He chose to base the name on the word ether as a way of describing an essential feature of the system: the physical medium (cable) carries bits to all stations, much the same way that the old luminiferous ether was once thought to propagate electromagnetic waves through space. Physicists Michelson and Morley disproved the existence of the ether in 1887, but Metcalfe decided that it was a good name for his new network system that carried signals to all computers. Thus, Ethernet was born. The Ethernet System This is a brief tutorial on the Ethernet system. We’ll begin with the origins of Ethernet and the Ethernet standards, and then describe the essential features of Ethernet operation. Ethernet is a local area network (LAN technology that transmits information between computers at speeds of 10 and 100 million bits per second (Mbps). Currently the most widely used version of Ethernet technology is the 10-Mbps twisted-pair variety. The 10-Mbps Ethernet media varieties include the original thick coaxial system, as well as thin coaxial, twisted-pair, and fiber optic systems. The most recent Ethernet standard defines the new 100-Mbps Fast Ethernet system which operates over twisted-pair and fiber optic media.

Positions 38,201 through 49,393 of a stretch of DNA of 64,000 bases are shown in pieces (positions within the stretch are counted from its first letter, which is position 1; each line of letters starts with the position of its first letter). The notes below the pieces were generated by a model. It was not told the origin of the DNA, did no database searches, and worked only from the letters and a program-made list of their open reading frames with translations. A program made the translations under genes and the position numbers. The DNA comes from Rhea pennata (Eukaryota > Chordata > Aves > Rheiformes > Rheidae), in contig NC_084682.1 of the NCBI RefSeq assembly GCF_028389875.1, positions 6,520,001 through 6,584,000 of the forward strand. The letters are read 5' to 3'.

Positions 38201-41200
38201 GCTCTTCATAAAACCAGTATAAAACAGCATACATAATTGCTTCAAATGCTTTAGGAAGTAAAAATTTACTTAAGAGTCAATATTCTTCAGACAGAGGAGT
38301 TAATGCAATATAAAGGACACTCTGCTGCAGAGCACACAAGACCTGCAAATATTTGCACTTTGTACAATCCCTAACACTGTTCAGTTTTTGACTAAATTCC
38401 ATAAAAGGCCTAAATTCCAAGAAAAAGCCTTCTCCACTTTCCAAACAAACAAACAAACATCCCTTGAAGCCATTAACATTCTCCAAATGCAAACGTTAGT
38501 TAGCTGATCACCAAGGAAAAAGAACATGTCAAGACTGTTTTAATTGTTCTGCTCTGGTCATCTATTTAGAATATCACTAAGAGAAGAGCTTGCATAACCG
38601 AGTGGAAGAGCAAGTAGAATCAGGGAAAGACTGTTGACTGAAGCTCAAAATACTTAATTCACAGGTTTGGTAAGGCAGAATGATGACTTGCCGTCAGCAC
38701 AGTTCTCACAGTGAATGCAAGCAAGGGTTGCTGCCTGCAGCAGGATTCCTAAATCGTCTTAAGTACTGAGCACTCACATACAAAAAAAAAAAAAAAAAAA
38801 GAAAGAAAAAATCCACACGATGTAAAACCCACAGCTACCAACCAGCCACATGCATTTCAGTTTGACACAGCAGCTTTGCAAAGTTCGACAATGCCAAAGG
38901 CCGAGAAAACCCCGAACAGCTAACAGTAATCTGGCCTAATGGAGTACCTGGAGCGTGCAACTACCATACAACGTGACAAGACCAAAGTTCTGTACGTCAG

Ethernet is a Vendor-Neutral Network Technology There are several LAN technologies in use today, but Ethernet is by far the most popular. Industry estimates indicate that as of 1994 over 40 million Ethernet nodes had been installed worldwide. The widespread popularity of Ethernet ensures that there is a large market for Ethernet equipment, which also helps keep the technology competitively priced. From the time of the first Ethernet standard, the specifications and the rights to build Ethernet technology have been made easily available to anyone. This openness, combined with the ease of use and robustness of the Ethernet system, resulted in a large Ethernet market and is another reason Ethernet is so widely implemented in the computer industry.